Keeping an Open Connection

Keeping an Open Connection
Wesley Memorial United Methodist Church
February 28, 2016

Philippians 4: 1, 4-9 (CEB)
Therefore, my brothers and sisters whom I love and miss, who are my joy and crown, stand firm in the Lord.

4Be glad in the Lord always! Again I say, be glad! 5Let your gentleness show in your treatment of all people. The Lord is near. 6Don’t be anxious about anything; rather, bring up all of your requests to God in your prayers and petitions, along with giving thanks. 7Then the peace of God that exceeds all understanding will keep your hearts and minds safe in Christ Jesus.

8From now on, brothers and sisters, if anything is excellent and if anything is admirable, focus your thoughts on these things: all that is true, all that is holy, all that is just, all that is pure, all that is lovely, and all that is worthy of praise. 9Practice these things: whatever you learned, received, heard, or saw in us. The God of peace will be with you.

What are some of the things that cause you worry and anxiety? I’m sure we’ve all been thinking about this over the last few weeks as we have worked to “Find Peace in an Anxious World.” Each of us deals with worry in big and small ways at various points in our lives and for various reasons. There might be times when we are anxious about our health, or maybe our big worry is finances. Sometimes, when the hospital bills begin mounting, we worry about both at the same time. Or maybe we worry about our children. Are they healthy? Are they doing okay in school? Will they be able to care for me as I get older? Then there are the smaller worries that fill our thoughts from day-to-day. When will I have time to get in touch with that friend that reached out to me last week? Will the recently completed project at work be acceptable to my boss or will I need to start all over again? When will I be able to get the house clean again?

We usually say, “Nothing is certain in this life but death and taxes.” I think we could also say fairly, “Nothing is certain in this life but death, and taxes…and worry.” I suspect we’d be lying if any of us said we never worry about anything. But how about this one: have you ever worried about being imprisoned and killed because of your faith? I’d almost be willing to bet this is one matter that has never caused any of us anxiety. We are fortunate that we live in a country where we are free to live out faith and practice our religion without fear of persecution. But this has not always been true, even as it is still not true in every country today.

Almost 2,000 years ago when Paul wrote this letter to the Church in Philippi, it is believed he was imprisoned in Rome. Early on in the letter, he speaks of his upcoming sentence, and he also shares his optimism in the face of death. Where we pick up this morning, Paul is urging the Philippians to always rejoice in the Lord, to be glad in every circumstance. Paul, imprisoned in Rome and facing a sentence of death is enthusiastically encouraging his brothers and sisters in Christ to always be glad and rejoice. And he’s not talking about some simple feeling of happiness within; when Paul says, “Rejoice!” He means get out and celebrate exuberantly, dance with reckless abandon, hug all your friends, neighbors, relatives, and even strangers! Be glad! Can you imagine? Can you imagine be so happy when there is so much to worry about? Clearly, Paul has a handle on something that frees him from anxiety, and today, as we continue “Finding Peace in an Anxious World,” we are going to talk about what that is.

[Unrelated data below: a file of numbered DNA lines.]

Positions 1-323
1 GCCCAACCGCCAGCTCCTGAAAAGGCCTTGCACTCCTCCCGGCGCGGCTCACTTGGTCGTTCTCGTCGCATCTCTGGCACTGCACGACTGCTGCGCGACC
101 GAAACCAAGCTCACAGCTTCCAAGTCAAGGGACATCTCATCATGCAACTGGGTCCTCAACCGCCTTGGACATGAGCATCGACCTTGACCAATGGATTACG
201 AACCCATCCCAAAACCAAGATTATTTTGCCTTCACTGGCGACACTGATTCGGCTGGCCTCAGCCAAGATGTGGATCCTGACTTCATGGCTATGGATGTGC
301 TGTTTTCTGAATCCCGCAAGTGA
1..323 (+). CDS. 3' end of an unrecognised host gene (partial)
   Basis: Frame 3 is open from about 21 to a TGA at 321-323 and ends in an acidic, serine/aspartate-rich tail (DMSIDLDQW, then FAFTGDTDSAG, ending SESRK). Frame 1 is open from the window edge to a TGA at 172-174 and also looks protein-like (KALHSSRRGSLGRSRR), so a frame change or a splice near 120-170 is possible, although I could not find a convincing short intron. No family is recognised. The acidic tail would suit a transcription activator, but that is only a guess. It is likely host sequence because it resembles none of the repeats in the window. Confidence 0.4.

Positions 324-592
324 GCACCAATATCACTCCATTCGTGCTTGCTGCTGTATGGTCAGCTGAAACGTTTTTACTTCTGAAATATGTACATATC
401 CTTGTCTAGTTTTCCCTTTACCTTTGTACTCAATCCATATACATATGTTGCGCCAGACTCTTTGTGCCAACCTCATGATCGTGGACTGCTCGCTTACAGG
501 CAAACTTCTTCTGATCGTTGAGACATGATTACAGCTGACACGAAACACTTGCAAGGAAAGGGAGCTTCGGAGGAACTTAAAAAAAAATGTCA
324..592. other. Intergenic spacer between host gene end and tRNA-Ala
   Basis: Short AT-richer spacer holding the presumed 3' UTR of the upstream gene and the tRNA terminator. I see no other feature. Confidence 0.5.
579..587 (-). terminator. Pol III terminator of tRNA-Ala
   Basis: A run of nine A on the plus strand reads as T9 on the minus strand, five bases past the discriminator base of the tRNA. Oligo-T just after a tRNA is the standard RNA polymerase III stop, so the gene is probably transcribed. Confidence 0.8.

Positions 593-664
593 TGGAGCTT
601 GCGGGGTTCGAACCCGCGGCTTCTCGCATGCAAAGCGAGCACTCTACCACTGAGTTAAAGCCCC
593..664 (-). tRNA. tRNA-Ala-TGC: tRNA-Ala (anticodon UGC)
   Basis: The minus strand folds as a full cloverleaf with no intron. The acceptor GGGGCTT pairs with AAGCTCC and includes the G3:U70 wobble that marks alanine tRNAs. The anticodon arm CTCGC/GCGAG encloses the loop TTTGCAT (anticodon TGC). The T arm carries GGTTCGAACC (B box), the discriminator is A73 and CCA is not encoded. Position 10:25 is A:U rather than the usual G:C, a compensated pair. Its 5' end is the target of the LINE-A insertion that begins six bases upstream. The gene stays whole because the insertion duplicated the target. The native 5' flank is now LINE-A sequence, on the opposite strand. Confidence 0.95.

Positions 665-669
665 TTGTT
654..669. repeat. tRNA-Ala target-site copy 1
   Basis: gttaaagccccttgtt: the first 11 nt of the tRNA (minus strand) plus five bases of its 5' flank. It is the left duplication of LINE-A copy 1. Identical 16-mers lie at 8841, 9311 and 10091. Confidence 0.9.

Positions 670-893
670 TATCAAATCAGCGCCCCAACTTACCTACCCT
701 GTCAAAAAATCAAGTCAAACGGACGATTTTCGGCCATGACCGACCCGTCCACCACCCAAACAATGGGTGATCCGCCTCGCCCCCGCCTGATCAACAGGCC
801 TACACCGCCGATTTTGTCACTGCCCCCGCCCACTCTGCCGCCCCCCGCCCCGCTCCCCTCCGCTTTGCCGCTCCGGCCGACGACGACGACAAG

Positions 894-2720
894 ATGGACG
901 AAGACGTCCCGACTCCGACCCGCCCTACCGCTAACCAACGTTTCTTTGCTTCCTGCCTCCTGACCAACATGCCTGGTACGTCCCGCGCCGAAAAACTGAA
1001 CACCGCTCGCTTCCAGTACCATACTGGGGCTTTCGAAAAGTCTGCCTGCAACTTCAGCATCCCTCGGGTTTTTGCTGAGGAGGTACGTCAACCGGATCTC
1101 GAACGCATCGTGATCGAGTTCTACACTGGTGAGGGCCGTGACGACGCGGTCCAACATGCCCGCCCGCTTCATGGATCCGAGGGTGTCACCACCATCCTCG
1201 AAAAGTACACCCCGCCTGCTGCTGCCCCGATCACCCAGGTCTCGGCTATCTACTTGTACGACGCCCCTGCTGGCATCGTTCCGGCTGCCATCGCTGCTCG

Now, there is the obvious reason for Paul’s near exuberance in this letter written from a Roman prison, and that is simply his faith in the risen Christ. With the promise of life, who needs to fear death? Certainly, our faith should be so strong and sure that we do not worry about anything. But in all truthfulness, even when our faith is strong, we still worry, don’t we? So let’s dig a little deeper into Paul’s instructions to the Philippians because in this case, faith is basically assumed. Paul has been to Philippi, he has shared the Good News, a community of believers in Jesus Christ has built up, and now Paul is checking in after being away from them for some time. We know he is talking to faithful people. And yet he also knows there are problems. There is some strife and disagreement among some of the Christians in Philippi, but Paul knows there is something greater here than a conflict between a few people. The Christians are worried, they are anxious, and so Paul says, “Don’t be anxious about anything; rather, bring up all of your requests to God in your prayers and petitions, along with giving thanks.” Instead of worrying, Paul instructs, Christians should pray.

That sounds pretty easy, doesn’t it? Yet most of us know that praying instead of worrying is much easier said than done. So what I want to try and do today is help all of us think of ways we can improve our prayer practices in order to overcome worry and experience greater peace. Let me begin by saying that none of us are perfect, and we are all human. No matter how much we might pray and present our petitions to God with thanksgiving, there will still be times when things worry us. But even if we can just find that right way to connect with God’s peace in anxious times, then we are at least moving in the right direction. So how do we use prayer to find peace?